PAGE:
forests and flowering and fruiting plants.

Plant Species
The canopy in this area is comprised of pignut hickory, winged elm, sweet gum, loblolly pine, laurel
oak, cabbage palm, slash pine and maple. The understory is relatively undisturbed and contains
populations of mint (Collinsonia serotina Walt.) and the vine { Smilax hugeri (Small) Norton ex
Pennell}. Neither of these species is listed as endangered or threatened by state or federal
environmental agencies, but they are considered rare by many botanists. At present, an inventory of
plants on site is not contemplated.


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Invasive non-native plant species
Future management of the site will need to address invasive plant management. The following
invasive non-native plants have been documented on site: air potato vine, cats claw vine, coral
ardisia, Glossy Privet, Loquat, English Ivy.

Animal Species
DASH Course Woods is small in size, which limits the amount of habitat for terrestrial species.
Animals typically found in mesic hardwood systems, but which have not been documented on the
property, include: slimy salamander, Cope's gray treefrog, bronze frog, box turtle, eastern glass
lizard, green anole, broadhead skink, ground skink, red-bellied snake, gray rat snake, rough green
snake, coral snake, woodcock, barred owl, pileated woodpecker, shrews, eastern mole, wood rat,
raccoon, armadillo, gray squirrel, cotton mouse, gray fox, and white-tailed deer. At present, an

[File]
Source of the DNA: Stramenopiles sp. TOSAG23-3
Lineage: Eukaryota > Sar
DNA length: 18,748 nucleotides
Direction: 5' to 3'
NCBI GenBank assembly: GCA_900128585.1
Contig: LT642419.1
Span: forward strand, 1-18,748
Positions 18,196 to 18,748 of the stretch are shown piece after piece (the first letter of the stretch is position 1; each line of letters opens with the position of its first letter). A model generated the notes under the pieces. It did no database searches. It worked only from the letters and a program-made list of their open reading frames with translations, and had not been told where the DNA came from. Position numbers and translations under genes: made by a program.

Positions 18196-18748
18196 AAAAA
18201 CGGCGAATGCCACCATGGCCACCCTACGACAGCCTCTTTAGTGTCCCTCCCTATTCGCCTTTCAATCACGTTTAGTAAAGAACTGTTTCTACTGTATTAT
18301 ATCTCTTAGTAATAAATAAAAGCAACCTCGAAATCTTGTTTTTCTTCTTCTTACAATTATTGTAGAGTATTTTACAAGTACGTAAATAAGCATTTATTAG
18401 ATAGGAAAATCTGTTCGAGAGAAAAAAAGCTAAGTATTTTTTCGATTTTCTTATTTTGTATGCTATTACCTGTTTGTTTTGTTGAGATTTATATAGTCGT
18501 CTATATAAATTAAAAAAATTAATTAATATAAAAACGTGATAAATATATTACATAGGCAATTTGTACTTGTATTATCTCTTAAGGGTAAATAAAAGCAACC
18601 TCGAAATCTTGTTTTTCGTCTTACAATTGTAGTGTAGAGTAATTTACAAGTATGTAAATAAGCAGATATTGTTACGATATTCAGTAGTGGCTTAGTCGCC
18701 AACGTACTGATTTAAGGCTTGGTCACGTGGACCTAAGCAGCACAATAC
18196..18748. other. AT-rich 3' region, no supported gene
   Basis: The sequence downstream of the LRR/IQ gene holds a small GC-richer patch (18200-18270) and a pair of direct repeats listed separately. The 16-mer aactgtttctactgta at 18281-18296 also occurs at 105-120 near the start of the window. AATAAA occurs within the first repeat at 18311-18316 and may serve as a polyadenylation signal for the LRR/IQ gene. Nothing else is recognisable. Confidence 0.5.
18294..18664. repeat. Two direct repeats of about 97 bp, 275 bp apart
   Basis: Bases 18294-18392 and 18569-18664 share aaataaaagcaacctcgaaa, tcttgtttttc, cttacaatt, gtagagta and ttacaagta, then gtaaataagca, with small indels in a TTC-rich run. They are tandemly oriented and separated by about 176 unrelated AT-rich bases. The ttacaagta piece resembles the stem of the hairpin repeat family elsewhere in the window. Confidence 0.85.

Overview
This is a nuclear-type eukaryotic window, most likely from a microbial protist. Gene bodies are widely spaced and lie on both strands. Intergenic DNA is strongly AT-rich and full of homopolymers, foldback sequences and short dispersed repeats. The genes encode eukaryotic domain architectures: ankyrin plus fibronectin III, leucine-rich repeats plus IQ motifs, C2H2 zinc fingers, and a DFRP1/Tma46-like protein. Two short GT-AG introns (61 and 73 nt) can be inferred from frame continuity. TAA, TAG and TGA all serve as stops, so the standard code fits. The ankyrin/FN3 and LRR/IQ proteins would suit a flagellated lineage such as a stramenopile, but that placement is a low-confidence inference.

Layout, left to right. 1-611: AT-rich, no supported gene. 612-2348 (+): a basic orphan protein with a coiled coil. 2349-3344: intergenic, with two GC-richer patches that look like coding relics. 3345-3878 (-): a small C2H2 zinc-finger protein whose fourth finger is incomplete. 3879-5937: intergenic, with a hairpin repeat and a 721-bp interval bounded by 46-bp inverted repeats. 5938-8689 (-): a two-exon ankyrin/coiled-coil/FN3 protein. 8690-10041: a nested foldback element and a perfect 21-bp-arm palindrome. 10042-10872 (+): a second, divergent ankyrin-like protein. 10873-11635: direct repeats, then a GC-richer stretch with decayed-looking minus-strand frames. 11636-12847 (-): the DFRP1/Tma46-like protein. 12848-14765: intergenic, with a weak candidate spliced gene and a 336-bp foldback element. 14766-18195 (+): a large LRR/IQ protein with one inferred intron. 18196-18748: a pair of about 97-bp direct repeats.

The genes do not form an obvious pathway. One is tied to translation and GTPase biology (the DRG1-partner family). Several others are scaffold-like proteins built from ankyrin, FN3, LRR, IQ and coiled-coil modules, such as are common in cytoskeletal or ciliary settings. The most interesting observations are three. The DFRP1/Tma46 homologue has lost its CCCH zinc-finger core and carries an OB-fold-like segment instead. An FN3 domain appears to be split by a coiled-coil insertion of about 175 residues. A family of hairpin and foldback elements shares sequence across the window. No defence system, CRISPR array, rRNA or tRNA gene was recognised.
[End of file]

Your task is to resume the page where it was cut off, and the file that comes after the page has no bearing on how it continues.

inventory on mammals, herps, and birds is not contemplated for this area.


Sweetgum and Loblolly Pine in DASH Course Woods


Soils Inventory
In general, mesic upland mixed forests occur on rolling hills that often have limestone or phosphatic
rock near the surface and occasionally as outcrops. Soils are generally sandy-clays or clayey sands
with substantial organic and often calcareous components. The topography and clayey soils increase
surface water runoff, although this is counterbalanced by the moisture retention properties of clays
and by the often thick layer of leaf mulch which helps conserve soil moisture and create decidedly
mesic conditions (FNAI).

The following soil information for on-site soils was gathered from the Soil Survey of Alachua
County (1985).


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Millhopper Urban Land Complex (0-5% slope)
This nearly level to gently sloping, moderately well drained soil is in small and large irregularly
shaped areas on uplands and slightly rolling knolls in the broad flatwoods. Typically, the surface
layer is dark grayish brown sand about 9 inches thick. The subsurface layer is sand or fine sand
about 49 inches thick.

Cultural and Recreational Resources
DASH Course Woods functions as forested green space at the northwest corer of campus. The
woods are bisected with unmarked footpaths and trails that are used by walkers and mountain bikers.
As mentioned previously, there is a pavilion that in the center that can be used as a picnic area.

There is a known archeological site with these woods.

Future Improvements

DASH Course Wood's physical attribute of being an upland forest along with its existing
recreational features strongly point towards a Nature Park orientation. Land management activities
should include enhancing existing footpaths, planting of trees to increase the forest canopy where
pine beetle and hurricanes have opened it up and to manage air-potato vine and other invasive plants.
Additionally, habitat enhancements like bird and bat boxes and wildlife friendly plantings should be
considered for this site.


Maps on the following pages:
1. Aerial Photo
2. Water Resources
3. Natural Communities
4. Soils